So where do other heroes fail and why do they fail? And is it actually failure or is just a matter of these heroes not being directed at the right audience?

Examining movies the obvious character to pull apart would seem to be Riddick (or at least it would be obvious if you were currently inside my head). Riddick was an incredibly interesting anti-hero in Pitch Black and his characterisation and development were smoothly executed, he had some of the best lines of the movie, and while he was the hero of the story at no stage did he make you want to gag because he didn’t have that sudden epiphany of “what have I been doing with my life”. He was who he was and his essential personality did not change.

Then we move on to Chronicles of Riddick and while it might seem a pointless exercise to attack Riddick’s character when the entire movie had issues, I’m going to do it anyway. To start with, the minor developments of character that he underwent in Pitch Black are gone and we seem to be back at the beginning of Riddick’s character development. In their haste to try to develop a back-story we have info-dumps all over the place that weigh our character down and don’t really help us to understand him any better. As a hero he fails to appease the audience because at no stage do we care if he succeeds at overcoming an incomprehensible ‘evil’ army. The worst thing about his character here is that he becomes less heroic and more unlikable by the minute in this film. Heroic failure – though feel free to disagree if you found some redeeming qualities in Riddick.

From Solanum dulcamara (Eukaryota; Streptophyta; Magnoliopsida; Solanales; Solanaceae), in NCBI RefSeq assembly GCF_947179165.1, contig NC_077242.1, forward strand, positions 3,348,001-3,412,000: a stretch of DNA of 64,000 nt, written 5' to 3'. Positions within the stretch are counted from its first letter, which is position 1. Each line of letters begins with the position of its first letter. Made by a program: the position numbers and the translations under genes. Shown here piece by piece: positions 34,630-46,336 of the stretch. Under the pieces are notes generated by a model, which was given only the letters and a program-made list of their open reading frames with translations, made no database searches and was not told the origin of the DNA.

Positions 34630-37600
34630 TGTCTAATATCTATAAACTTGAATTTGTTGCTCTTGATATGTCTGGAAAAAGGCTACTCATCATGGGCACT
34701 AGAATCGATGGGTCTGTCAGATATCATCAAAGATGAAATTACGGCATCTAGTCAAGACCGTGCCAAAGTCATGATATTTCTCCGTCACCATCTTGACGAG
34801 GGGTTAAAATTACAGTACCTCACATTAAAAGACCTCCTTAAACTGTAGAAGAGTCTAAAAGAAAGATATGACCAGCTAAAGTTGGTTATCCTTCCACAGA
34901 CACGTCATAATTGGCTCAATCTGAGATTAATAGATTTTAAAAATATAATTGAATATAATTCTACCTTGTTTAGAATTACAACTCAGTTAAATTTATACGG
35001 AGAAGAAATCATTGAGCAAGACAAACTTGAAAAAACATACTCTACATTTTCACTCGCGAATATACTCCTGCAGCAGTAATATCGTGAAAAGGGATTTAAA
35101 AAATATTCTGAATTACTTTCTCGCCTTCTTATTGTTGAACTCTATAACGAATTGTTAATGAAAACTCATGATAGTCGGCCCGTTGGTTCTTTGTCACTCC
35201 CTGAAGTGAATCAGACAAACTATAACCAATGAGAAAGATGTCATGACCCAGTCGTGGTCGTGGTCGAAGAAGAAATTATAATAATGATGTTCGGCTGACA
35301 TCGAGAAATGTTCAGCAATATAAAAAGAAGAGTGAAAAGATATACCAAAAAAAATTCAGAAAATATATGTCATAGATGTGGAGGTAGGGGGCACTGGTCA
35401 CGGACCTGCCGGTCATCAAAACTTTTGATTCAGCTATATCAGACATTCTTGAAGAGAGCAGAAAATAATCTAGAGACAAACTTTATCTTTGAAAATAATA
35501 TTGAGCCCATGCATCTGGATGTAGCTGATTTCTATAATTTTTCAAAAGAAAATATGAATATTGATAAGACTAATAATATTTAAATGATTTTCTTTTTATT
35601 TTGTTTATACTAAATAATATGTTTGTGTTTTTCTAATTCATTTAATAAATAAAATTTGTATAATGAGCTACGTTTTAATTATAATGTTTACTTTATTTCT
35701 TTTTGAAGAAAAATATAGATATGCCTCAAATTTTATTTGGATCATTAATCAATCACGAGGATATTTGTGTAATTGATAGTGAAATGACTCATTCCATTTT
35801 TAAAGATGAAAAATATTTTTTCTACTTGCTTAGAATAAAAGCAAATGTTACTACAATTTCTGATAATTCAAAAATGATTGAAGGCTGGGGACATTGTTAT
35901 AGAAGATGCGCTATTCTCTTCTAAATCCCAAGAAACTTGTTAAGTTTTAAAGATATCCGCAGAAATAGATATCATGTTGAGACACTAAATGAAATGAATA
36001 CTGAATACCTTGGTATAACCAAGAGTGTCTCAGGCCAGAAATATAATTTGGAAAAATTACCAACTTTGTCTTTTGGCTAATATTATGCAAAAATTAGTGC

If I look to books then I start to think about Janelle from Ann Bishop’s Dark Jewel’s Trilogy. I love these books and the stories. Janelle’s character is fascinating and frightening and completely mesmerizing, but as a hero she doesn’t really do much for me. Her changeable nature from passive, to fragile, to furious in the blink of a few pages makes her an interesting character, but hard to support as the hero. The characters surrounding her are more what you could call traditionally heroic, but even they are deeply flawed individuals. Great story but hard to find the hero.